The board of the Virginia Press Association met Monday to discuss awards it granted earlier this month to The Cadet, a student newspaper at the Virginia Military Institute that received the group’s highest award for its coverage of diversity issues on campus.
The meeting came less than a week after Cardinal News reported that the newspaper had recently been reestablished by an alumnus who has sued the school over a contract related to diversity, equity and inclusion training.
VPA Executive Director Betsy Edwards said by email that the board “agreed that no action needed to be taken” regarding The Cadet’s awards.
The Cadet won the Virginia Press Association Award for Journalistic Integrity and Community Service for a package of content focused on diversity, equity and inclusion, or DEI, at the state military college. It’s an award with a 75-year history, and The Cadet is the first student newspaper to receive it.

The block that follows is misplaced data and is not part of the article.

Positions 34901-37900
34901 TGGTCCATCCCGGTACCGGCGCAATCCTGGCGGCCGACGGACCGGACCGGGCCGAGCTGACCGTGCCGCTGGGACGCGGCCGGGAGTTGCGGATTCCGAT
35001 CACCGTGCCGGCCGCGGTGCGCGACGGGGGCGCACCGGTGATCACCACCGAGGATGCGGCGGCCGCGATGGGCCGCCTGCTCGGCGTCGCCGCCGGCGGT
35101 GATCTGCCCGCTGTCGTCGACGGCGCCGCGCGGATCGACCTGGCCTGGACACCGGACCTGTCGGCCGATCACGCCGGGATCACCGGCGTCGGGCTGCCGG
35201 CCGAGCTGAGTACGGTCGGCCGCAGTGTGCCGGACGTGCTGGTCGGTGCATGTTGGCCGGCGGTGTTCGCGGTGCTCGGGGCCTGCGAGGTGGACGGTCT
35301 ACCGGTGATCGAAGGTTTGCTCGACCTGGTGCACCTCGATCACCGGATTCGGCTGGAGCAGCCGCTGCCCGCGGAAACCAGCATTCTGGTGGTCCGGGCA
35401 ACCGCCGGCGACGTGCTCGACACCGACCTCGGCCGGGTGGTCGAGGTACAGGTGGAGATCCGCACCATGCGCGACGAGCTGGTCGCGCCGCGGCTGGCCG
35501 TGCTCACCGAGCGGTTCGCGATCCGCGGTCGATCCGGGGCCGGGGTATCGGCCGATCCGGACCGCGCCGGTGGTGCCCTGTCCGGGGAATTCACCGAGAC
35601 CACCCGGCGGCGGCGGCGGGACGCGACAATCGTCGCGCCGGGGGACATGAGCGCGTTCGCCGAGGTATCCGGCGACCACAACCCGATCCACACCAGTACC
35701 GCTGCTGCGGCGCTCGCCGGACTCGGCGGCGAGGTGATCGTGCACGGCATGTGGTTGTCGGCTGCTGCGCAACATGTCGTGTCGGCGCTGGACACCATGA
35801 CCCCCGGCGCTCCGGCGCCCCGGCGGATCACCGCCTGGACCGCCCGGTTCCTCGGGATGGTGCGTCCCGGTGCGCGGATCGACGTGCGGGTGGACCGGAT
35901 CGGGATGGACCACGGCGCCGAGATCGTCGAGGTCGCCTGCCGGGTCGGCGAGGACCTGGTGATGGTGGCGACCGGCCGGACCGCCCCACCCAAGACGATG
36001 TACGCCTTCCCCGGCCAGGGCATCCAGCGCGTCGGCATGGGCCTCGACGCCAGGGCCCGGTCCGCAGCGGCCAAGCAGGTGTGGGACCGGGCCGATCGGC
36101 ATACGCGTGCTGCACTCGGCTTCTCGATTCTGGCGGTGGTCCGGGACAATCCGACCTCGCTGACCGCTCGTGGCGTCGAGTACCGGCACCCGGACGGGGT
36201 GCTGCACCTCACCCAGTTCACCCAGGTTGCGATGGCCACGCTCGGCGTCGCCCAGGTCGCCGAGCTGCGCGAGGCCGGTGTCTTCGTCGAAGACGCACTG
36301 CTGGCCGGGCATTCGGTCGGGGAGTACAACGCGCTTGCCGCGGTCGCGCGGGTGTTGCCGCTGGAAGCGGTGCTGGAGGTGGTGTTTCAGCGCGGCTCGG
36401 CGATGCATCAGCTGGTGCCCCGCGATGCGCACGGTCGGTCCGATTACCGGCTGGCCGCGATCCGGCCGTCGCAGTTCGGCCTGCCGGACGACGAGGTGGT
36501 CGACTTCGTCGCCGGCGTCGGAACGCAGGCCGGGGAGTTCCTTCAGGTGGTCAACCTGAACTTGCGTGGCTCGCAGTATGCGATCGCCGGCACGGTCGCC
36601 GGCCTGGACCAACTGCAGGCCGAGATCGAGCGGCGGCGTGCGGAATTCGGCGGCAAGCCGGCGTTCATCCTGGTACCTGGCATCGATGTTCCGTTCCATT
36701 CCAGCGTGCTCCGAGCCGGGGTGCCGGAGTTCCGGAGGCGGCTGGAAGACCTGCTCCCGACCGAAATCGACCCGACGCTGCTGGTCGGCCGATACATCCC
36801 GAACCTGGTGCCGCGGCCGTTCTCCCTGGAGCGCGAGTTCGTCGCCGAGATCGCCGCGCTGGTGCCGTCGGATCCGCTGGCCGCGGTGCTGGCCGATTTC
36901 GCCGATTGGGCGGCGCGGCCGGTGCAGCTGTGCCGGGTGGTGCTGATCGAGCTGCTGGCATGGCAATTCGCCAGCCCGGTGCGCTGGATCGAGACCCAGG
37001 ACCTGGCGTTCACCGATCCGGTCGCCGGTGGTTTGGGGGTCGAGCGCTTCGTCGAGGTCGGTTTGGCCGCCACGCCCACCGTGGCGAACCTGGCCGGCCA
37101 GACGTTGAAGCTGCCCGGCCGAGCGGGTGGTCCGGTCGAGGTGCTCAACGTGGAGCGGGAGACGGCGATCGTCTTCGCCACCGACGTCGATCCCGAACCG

Edwards didn’t say who requested the May 15 board meeting, or whether the decision to not take action was unanimous among the nine board members.
Jim Maxwell, VPA board chair and Bristol-based president of Lee Enterprises Western Virginia group, did not respond to a voicemail and an email message on Wednesday. The other board members were contacted by either email or phone; one confirmed that the meeting had occurred but referred questions to Maxwell. The rest had not responded by late Wednesday.
A press release from VPA following the May 6 awards ceremony said the outcome of the paper’s continued reporting on DEI included a “robust dialogue” among cadets and faculty, “free speech and tolerance of alternative views” and “a reduction in the administration’s attempts to suppress or control the student newspaper.”
Comments about The Cadet’s submission written by the award’s judge were read aloud at the banquet: “This is as clear an operational definition of journalism fulfilling one of its primary functions by providing a public forum for the discussion of ideas important to the community it serves as I have heard.”
Of the 15 articles judged, 10 were written wholly or in part by unnamed parties, including several by “The Cadet Editorial Staff.”